Breathe Easy: How to Track Air Quality and Stay Safe From Pollution

air quality


With so many outdoor activities beckoning, summer is not the time to stay indoors! But what do you do when there’s an air quality alert in your area? What does “air quality” mean anyway, and how worried should you be?

Air quality and negative health effects

Air quality sounds important, but what does this measurement actually mean? Luckily, it’s not too complicated. This term simply refers to how clean or polluted the air around you is and how safe it is for you and the environment. High levels of air pollution mean poor air quality and increase the risk to your health. Both elements can most definitely dampen the fun of enjoying time outside!

Although air pollution is harmful to everyone, seniors have a higher risk when exposed. This is particularly true if you have a respiratory or heart condition. If you suffer from asthma, respiratory allergies, airway diseases, hypertension, coronary artery disease, or have had a heart attack or stroke, you might want to take special precautions when you know the air quality in your area is poor. 

What to do when the air quality is bad

The best way to steer clear of the negative health impacts of poor air quality? Avoid exposure to air pollution in the first place. But how are you supposed to know when to limit your time outside? Well, as with most activities these days, there’s an app for tracking air quality! 

Although you can choose between several different websites and apps to find air quality data, the most comprehensive is This resource combines data from the U.S. Environmental Protection Agency, National Oceanic and Atmospheric Administration, National Park Service, NASA, Centers for Disease Control, and tribal, state, and local air quality agencies to help you stay up-to-date on the air quality in your area.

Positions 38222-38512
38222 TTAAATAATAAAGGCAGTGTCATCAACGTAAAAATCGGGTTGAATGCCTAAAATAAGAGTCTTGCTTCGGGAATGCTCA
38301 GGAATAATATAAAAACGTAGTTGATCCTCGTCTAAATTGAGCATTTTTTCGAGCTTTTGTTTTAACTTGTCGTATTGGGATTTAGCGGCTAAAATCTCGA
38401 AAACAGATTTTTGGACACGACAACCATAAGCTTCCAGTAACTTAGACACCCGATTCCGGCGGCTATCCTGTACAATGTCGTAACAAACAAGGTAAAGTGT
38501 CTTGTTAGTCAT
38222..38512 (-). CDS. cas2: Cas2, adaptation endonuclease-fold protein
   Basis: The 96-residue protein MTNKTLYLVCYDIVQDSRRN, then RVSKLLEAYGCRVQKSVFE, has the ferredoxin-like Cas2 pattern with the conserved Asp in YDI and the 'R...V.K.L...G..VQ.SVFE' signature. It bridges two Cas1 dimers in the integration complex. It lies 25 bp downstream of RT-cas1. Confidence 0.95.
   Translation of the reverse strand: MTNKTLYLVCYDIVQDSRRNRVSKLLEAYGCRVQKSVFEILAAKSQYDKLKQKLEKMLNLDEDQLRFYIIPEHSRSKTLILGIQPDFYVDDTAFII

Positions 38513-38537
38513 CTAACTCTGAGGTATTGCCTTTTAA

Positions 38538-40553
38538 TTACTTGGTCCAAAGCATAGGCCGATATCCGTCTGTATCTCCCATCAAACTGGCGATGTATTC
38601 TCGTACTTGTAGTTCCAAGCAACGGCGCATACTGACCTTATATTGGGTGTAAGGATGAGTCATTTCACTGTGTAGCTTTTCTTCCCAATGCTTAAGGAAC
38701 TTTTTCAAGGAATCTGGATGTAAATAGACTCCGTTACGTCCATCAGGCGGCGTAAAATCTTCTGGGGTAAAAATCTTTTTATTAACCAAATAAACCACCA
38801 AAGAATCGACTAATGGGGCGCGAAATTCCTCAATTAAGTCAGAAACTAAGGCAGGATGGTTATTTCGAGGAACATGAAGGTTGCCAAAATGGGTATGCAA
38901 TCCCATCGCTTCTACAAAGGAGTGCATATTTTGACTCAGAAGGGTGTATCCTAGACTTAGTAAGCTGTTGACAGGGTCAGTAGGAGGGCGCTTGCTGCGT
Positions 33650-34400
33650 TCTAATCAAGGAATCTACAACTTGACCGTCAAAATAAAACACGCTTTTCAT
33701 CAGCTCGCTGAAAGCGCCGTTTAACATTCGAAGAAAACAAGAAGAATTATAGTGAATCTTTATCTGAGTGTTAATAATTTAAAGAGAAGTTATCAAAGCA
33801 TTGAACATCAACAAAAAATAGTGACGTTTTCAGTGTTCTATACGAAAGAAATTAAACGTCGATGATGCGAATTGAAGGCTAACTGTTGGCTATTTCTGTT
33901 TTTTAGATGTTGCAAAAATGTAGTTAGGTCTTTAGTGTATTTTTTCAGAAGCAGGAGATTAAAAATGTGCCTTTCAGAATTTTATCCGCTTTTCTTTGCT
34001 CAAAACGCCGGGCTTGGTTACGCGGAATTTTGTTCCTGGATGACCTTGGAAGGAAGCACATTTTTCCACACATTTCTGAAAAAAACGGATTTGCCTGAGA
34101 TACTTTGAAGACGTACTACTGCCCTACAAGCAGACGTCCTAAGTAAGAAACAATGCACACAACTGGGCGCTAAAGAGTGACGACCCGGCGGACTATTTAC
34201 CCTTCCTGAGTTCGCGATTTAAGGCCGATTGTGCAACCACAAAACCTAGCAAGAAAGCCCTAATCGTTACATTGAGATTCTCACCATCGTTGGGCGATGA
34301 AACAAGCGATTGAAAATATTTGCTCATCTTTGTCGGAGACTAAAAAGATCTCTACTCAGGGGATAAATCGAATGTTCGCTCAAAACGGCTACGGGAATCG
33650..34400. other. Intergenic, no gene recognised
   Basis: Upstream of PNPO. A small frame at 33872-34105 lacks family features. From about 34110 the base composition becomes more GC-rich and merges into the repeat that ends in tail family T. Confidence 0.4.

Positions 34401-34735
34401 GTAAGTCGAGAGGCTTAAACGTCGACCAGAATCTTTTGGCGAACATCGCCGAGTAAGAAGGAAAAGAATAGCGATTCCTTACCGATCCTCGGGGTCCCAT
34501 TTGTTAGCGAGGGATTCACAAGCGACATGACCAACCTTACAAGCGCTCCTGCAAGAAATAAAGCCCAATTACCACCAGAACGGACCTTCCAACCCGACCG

But how do you know what you’re looking at? Most air quality sites use the universal air quality index to measure and report exactly how bad (or good!) the air quality is. This scale is color-coded from green, which means good air quality, all the way to maroon, signifying hazardous conditions. Darker colors indicate higher air pollution levels, but anything past yellow can be dangerous for seniors.

How can you help?

Interested in learning more? Or if you’d like to help others up-to-date on the status of air quality where you live, you can! is a worldwide program that lets anyone collect, check, and share information about air quality. 

You can view the information on their global Aircasting map to see air quality conditions around the world at any time. To learn more about participating in this program, check in with your local library or community center. If you’re feeling ambitious, you can also join independently and track your own data.

You can track air quality conditions by yourself or use another resource to stay informed. Either way, make sure you stay safe and healthy outdoors!


image credit: shutterstock/Stokkete